- Color theory for designers – smashing magazine
- Color theory 101 – design festival
- What color is “brave” – aiga
When I go to a funeral, I try to wear black clothes. Or when I am invited to a wedding, I wear bright color but not white because the white color is for a bride. We knew the colors have some meanings and try to follow what the color represents in order to adjust to a society. This week’s readings introduce the factors of the perception of colors, color guide references, and principles of the colors.
People react differently depending on some factors, such as personal preference, cultural background, gender, age, etc. For example, purple is considered as the color of mourning for widows in Thailand; however, purple is used for traditional clothes for royal families in Japan. In Korea, the doctor doesn’t tell if a pregnant woman will give birth to a boy or a girl. So, it’s a little bit hard to prepare a baby’s clothes because people cannot decide which color needs to be bought. A novice mom has to rely on a hint from a nice doctor so that she can prepare. However, as her friends we don’t know what kind of clothes we can give it to her. So, I usually buy bright yellow clothes, which is a gender-neutral color, and sometimes bright green. The article doesn’t say bright green is gender-neutral but it mentions, “greens take on some of he attributes of yellow.” I guess that explains why I could find a bright green color for a baby.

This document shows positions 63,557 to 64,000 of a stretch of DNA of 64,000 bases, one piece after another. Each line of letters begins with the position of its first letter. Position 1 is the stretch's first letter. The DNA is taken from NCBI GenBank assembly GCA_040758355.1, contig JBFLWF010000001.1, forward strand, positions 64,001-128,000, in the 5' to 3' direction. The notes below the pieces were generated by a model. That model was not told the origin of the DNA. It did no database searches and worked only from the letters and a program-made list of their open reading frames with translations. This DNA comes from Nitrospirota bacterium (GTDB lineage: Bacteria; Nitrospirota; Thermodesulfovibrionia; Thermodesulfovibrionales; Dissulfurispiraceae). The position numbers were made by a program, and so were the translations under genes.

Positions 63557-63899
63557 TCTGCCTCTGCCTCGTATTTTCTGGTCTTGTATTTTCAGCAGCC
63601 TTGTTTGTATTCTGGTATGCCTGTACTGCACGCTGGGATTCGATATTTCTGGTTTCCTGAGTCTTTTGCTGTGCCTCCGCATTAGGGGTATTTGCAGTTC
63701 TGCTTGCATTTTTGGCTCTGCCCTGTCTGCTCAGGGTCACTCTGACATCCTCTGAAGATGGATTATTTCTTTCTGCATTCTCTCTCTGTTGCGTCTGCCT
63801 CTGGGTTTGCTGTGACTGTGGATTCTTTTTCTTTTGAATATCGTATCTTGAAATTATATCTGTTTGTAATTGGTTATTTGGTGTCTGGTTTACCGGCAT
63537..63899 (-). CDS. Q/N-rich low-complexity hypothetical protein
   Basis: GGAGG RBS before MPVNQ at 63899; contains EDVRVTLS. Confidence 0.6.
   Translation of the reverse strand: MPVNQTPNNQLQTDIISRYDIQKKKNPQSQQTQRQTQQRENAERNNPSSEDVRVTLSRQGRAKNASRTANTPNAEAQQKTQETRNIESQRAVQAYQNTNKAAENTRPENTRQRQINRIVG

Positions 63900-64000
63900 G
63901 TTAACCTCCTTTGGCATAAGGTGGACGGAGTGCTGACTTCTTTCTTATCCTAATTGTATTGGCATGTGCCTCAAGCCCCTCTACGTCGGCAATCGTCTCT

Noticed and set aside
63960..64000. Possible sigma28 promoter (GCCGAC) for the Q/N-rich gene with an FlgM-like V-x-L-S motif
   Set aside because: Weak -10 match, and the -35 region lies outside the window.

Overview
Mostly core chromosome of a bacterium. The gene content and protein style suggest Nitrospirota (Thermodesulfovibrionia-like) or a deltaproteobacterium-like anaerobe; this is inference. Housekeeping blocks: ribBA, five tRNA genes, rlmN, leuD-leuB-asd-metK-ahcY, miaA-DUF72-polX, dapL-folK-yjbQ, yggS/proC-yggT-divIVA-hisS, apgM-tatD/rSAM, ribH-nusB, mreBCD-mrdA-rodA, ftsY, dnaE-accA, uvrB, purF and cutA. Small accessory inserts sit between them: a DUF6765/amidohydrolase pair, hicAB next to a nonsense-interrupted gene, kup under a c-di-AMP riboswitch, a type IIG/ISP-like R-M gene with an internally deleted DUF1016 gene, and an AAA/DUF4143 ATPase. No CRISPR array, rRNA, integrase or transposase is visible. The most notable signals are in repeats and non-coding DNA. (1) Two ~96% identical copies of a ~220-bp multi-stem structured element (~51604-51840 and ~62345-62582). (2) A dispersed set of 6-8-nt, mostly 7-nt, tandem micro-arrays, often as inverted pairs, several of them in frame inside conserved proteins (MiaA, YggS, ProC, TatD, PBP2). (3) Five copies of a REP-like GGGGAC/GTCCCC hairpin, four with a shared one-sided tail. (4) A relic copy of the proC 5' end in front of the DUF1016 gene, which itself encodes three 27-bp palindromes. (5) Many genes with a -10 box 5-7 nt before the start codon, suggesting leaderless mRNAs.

Many examples of the meaning of colors are presented, which is very good resources that I can explain why I select a certain color or why I get a certain feeling or mood. According to the article, dark blue, gray, and black can be used in a corporate design. It reminds me of a company homepage designed for my previous work. It was very nicely designed with black background, and gold yellow was used for the texts. We thought it looked very nice and simple, but somehow it didn’t fit well our company due to its heaviness. Even though we spent a lot of money for that homepage development, we had to give up and request a new design to other developer. The developer used a very basic theme of the structure using white background, banner on the top, two navigation bars on the left and under the banner. It looked less professional than the previous one; however, it was easier for people to use. I think using the black background was too strong to convey the image of our company. Even though a designer tries to follow the principles of the colors, this can be a dilemma that a designer may have to think which one he/she has to focus on: fancy or boring (looks very nice using concepts of the color but somehow it doesn’t fit) or boring (very simple following a basic principle).
A quick reference guide for the common meanings of the colors
(Retrieved from Color theory for designers – smashing magazine)
- Red: Passion, Love, Anger
- Orange: Energy, Happiness, Vitality
- Yellow: Happiness, Hope, Deceit
- Green: New Beginnings, Abundance, Nature
- Blue: Calm, Responsible, Sadness
- Purple: Creativity, Royalty, Wealth
- Black: Mystery, Elegance, Evil
- Gray: Moody, Conservative, Formality
- White: Purity, Cleanliness, Virtue
- Brown: Nature, Wholesomeness, Dependability
- Tan or Beige: Conservative, Piety, Dull
- Cream or Ivory: Calm, Elegant, Purity